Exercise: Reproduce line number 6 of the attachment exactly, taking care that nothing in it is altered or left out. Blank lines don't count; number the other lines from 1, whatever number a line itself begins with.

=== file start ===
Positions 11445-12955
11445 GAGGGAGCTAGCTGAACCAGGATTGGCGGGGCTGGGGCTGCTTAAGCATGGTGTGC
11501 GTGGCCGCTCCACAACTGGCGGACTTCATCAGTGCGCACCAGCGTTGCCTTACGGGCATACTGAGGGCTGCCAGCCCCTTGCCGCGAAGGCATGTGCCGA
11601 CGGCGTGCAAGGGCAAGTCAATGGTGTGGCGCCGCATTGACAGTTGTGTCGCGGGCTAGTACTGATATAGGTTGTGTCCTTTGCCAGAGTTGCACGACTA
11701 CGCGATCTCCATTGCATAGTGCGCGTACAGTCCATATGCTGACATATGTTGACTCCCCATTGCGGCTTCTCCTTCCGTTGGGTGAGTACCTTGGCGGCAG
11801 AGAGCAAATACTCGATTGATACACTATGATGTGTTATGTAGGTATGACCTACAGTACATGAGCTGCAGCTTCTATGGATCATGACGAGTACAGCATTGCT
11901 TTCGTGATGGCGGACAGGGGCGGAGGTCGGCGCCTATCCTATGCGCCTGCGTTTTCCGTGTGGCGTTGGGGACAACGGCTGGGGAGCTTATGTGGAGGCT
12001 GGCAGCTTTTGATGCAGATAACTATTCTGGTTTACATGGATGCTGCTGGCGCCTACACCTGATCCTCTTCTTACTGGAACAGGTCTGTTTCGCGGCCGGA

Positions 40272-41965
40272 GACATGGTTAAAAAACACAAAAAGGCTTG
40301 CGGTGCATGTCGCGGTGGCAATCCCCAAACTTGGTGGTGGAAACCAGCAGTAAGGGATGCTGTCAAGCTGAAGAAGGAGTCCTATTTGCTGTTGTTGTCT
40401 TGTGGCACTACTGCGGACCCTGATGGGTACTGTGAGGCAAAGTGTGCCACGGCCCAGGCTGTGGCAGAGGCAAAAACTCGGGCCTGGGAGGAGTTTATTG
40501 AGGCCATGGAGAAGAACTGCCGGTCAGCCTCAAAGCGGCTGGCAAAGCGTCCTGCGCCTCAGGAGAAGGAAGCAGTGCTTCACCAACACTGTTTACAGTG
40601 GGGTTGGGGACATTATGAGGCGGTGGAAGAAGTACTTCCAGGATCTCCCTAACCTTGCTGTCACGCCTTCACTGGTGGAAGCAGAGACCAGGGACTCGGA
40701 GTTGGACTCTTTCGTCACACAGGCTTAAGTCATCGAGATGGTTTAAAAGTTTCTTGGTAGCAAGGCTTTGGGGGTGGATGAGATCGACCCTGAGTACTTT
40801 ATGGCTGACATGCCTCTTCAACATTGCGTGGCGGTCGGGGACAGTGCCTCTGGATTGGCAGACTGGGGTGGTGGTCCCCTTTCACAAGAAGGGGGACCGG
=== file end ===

11801 AGAGCAAATACTCGATTGATACACTATGATGTGTTATGTAGGTATGACCTACAGTACATGAGCTGCAGCTTCTATGGATCATGACGAGTACAGCATTGCT